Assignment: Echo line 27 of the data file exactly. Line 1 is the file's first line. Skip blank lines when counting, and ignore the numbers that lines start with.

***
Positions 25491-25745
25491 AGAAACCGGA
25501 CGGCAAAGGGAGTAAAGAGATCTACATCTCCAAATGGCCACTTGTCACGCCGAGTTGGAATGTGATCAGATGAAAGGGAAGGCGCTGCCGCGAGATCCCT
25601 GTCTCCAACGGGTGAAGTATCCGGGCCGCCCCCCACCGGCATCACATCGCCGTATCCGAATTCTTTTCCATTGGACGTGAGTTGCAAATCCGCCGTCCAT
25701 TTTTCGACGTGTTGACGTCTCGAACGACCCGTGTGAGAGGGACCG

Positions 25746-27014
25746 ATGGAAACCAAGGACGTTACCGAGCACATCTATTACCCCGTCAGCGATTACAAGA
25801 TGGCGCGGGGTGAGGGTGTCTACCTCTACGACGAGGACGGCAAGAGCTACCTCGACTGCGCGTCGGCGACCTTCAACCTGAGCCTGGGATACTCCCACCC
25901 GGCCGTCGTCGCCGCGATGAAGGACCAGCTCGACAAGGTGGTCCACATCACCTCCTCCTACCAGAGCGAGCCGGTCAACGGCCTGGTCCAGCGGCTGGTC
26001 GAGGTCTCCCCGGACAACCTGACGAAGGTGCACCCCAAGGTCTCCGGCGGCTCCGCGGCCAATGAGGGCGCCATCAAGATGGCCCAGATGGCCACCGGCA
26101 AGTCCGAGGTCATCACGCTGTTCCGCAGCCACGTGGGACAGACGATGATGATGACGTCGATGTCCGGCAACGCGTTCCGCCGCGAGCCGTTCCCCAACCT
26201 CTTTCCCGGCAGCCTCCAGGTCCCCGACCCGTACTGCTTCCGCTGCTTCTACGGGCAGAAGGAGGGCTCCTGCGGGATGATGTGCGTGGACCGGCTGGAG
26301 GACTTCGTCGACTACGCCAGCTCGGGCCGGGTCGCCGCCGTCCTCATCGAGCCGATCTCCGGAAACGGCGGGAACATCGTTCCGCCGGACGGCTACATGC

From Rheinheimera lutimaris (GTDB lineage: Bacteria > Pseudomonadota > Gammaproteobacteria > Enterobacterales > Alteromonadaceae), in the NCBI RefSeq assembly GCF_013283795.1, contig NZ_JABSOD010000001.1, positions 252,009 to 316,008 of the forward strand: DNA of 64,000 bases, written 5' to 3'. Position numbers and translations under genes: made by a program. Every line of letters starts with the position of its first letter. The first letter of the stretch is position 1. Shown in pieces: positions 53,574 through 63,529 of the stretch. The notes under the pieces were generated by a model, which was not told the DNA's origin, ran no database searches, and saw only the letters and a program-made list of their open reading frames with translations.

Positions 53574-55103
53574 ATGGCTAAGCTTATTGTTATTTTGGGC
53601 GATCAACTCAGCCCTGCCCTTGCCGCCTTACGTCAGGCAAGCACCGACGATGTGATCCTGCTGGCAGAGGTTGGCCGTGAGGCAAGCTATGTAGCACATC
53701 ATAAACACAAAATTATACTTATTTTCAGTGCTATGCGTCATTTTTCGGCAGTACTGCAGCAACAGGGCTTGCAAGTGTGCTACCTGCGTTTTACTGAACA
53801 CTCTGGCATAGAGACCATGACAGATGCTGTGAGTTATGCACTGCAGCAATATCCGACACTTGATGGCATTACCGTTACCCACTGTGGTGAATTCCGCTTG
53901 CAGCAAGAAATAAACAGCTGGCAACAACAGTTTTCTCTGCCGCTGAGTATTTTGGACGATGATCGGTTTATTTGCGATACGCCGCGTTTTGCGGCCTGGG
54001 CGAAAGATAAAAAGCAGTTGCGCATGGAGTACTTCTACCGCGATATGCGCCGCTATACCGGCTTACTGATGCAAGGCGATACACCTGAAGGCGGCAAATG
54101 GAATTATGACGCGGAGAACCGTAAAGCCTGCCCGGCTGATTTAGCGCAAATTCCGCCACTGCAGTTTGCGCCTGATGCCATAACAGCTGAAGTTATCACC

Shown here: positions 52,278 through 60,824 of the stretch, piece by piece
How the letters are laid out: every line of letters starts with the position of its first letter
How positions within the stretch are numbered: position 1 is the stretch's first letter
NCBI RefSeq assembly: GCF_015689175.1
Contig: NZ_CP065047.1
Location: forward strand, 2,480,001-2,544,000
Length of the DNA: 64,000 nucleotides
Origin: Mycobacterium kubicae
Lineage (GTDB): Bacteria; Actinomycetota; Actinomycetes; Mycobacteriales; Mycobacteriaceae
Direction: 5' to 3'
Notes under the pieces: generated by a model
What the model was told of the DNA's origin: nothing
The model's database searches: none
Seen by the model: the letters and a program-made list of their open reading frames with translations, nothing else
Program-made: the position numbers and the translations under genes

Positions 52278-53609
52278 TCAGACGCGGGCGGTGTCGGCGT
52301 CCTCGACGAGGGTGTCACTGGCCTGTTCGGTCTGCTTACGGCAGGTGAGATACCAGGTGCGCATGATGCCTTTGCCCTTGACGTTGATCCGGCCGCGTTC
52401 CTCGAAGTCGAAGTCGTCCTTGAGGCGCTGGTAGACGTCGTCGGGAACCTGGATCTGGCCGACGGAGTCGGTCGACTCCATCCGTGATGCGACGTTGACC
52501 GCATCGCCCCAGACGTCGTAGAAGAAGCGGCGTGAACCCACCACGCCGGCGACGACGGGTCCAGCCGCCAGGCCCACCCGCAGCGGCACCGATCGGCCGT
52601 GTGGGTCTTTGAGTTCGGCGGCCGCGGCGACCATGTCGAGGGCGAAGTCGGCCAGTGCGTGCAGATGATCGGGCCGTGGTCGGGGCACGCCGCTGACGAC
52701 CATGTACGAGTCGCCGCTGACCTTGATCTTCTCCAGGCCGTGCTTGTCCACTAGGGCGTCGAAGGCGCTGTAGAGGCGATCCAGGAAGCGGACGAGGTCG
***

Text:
Contig: NZ_CP065047.1